Should I be concerned about indoor air quality?
As a homeowner, you probably give a great deal of attention to how well your heater and air conditioner heat, cool and keep each room of your home comfortable. But heating and cooling systems do more than raise and lower room temperature; they also can regulate or impact the quality of the air we breathe. And indoor air quality not only affects our our comfort, but our health.
According to the Environmental Protection Agency (EPA), indoor pollution sources that release gases or microscopic particles into the air are the primary causes of indoor air quality problems in homes. Inadequate ventilation can increase indoor pollutant levels by not bringing in enough outdoor air to dilute emissions from indoor sources and by not carrying indoor air pollutants out of the home. High temperature and humidity levels also can increase concentrations of some pollutants.
Primary Sources of Indoor Air Quality Problems
There are many sources of indoor air pollution in homes, say EPA officials. These include combustion sources such as oil, gas, kerosene, coal, wood and tobacco products — all of which can produce carbon monoxide and other invisible and potentially deadly gases. Home products such as carpets, household cleaning products, insulation and building materials can produce toxins at high levels. Dust, mold and allergens can easily and invisibly accumulate and spread through the air and throughout your home. Even outdoor sources such as radon and pesticides can get in your home.
Amount of Ventilation
If insufficient fresh outdoor air enters a home, pollutants can accumulate to levels that can pose health and comfort problems. Newer homes designed to minimize the amount of outdoor air that can leak into and out of the home may have higher pollutant levels than older homes that are normally considered leaky or drafty.
Indoor Pollution and Health Effects
Sometimes the effects of indoor air quality take time to show up. Initial symptoms include unexplained headaches, dizziness, fatigue and irritation of eyes, nose and throat. Some exposure can be debilitating or fatal; for example, carbon monoxide poisoning can kill in minutes. Other long-term effects from indoor air pollution may include chronic respiratory diseases, heart disease or cancer.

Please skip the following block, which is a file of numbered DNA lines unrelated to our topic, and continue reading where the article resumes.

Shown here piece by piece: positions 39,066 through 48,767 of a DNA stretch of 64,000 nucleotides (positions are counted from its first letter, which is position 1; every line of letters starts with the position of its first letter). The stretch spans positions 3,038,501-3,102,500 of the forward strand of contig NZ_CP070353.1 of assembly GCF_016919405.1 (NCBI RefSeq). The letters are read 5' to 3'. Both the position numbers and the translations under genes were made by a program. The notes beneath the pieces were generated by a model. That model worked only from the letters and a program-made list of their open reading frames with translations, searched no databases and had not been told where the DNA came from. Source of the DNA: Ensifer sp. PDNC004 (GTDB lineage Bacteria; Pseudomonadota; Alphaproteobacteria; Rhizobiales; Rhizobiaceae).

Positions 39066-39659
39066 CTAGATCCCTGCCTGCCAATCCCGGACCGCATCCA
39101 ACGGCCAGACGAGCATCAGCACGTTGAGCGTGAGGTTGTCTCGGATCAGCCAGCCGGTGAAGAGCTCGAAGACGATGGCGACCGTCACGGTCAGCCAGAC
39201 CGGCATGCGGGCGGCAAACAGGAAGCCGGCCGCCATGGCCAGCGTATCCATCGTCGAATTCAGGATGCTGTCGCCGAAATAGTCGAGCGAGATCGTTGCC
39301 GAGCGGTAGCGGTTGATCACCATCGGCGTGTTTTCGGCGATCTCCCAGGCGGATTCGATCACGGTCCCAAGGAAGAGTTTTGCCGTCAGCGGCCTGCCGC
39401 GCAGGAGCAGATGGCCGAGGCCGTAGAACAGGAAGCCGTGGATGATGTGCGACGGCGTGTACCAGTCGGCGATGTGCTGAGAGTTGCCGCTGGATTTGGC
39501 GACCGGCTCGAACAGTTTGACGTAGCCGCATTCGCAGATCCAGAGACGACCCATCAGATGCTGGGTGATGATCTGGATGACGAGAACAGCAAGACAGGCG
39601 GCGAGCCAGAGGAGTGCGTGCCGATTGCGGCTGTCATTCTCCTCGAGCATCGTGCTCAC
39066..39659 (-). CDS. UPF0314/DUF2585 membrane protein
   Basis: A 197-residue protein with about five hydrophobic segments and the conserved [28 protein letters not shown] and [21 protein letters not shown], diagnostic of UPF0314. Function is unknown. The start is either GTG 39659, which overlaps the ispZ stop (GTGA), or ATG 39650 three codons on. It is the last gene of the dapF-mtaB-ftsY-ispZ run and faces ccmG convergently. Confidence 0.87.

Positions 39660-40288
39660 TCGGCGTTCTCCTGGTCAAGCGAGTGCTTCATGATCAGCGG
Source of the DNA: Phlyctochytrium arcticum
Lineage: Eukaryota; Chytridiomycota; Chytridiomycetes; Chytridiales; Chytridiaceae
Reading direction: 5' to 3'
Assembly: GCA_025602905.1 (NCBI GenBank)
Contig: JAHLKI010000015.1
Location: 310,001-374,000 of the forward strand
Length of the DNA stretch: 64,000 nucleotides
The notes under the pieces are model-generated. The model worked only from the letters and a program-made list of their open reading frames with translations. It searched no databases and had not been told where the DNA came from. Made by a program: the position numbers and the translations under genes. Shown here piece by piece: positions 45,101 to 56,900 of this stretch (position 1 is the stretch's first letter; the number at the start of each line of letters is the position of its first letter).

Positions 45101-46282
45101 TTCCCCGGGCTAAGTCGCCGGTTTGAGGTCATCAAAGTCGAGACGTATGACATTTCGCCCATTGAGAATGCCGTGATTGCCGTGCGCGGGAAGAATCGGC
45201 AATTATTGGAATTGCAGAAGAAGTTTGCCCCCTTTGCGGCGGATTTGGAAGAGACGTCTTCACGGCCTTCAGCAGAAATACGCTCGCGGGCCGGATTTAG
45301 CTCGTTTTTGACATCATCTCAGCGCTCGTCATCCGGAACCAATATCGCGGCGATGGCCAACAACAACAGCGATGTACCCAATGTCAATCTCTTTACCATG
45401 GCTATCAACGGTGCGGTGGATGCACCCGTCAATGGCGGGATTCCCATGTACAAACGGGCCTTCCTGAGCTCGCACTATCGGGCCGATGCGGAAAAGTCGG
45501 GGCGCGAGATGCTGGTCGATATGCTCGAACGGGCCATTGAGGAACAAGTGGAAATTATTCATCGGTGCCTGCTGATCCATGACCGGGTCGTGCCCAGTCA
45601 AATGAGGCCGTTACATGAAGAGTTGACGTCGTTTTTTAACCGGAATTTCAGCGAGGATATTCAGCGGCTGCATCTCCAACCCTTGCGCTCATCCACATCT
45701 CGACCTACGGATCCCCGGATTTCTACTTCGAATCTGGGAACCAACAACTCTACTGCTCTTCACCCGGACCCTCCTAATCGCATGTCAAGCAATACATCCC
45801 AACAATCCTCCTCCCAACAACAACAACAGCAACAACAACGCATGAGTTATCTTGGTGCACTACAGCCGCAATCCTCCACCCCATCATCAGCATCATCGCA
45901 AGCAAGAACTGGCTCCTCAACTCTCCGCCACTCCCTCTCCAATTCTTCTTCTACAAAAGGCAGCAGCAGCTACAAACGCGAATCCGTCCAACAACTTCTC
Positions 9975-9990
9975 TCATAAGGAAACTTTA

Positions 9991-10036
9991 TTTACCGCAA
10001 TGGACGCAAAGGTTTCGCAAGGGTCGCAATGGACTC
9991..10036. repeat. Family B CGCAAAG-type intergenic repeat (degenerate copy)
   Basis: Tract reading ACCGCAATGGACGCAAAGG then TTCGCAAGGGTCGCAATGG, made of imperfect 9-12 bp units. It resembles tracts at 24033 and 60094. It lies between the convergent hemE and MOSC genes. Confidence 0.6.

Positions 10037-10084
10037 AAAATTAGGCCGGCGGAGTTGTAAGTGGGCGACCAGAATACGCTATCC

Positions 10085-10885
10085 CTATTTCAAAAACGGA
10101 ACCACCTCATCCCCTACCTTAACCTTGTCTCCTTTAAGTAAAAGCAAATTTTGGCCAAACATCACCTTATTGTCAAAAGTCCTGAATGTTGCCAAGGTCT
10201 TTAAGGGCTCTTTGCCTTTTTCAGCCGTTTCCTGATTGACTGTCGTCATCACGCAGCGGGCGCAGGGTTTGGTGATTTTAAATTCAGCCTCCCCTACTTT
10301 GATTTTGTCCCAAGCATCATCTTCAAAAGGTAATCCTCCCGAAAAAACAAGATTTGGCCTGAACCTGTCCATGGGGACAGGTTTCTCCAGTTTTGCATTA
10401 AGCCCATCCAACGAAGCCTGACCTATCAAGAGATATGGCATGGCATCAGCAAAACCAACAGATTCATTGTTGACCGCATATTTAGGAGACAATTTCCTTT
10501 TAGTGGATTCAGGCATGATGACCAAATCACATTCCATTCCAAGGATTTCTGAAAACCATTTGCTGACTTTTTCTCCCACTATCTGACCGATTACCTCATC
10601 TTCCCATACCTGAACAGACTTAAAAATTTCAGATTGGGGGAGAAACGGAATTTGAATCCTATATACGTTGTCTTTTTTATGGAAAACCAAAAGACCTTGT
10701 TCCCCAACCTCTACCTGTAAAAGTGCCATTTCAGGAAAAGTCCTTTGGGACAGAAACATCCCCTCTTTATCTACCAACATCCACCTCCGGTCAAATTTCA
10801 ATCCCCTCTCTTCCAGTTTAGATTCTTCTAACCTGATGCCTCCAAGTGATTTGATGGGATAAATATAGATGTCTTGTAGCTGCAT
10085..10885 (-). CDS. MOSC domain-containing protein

Indoor Air Quality Solutions
- Source Control: Eliminate individual sources — smoking, wood or coal burning stoves. Store cleaning products outside. Remove harmful asbestos and insulation products.
- Ventilation Improvements: Open windows and doors. Run bathroom or kitchen exhaust fans. Operate window or attic fans when weather permits.
- Air Cleaners and Filters: There are many add-ons and modifications to your heating and air conditioning system that can be used to filter out contaminants and improve air quality. Routine filter change according to your system’s recommended maintenance schedule can keep your home pollution-free and keep your heating and cooling system in fine working for just a few dollars a year. On the higher end, there are some outstanding filtration systems that can remove up to 98% of all household contaminants.
The Right Systems and Equipment for Your Home
If you have an older model heating or air conditioning system, chances are that the quality of the air you and your family are breathing is not as good as it could be. After about 10 years of operation, many heaters and air conditioners can turn into breeding grounds for germs, allergens and mold. Air conditioners and heaters manufactured before 2000 produce far more pollutants than today’s cleaner, more efficient models. As well, today’s heating and air conditioning systems also include advanced temperature and humiditycontrols and filtration systems to maintain ideal conditions and remove airborne contaminants.
If you’re concerned about the quality of air in your home, contact Petrocelli Services.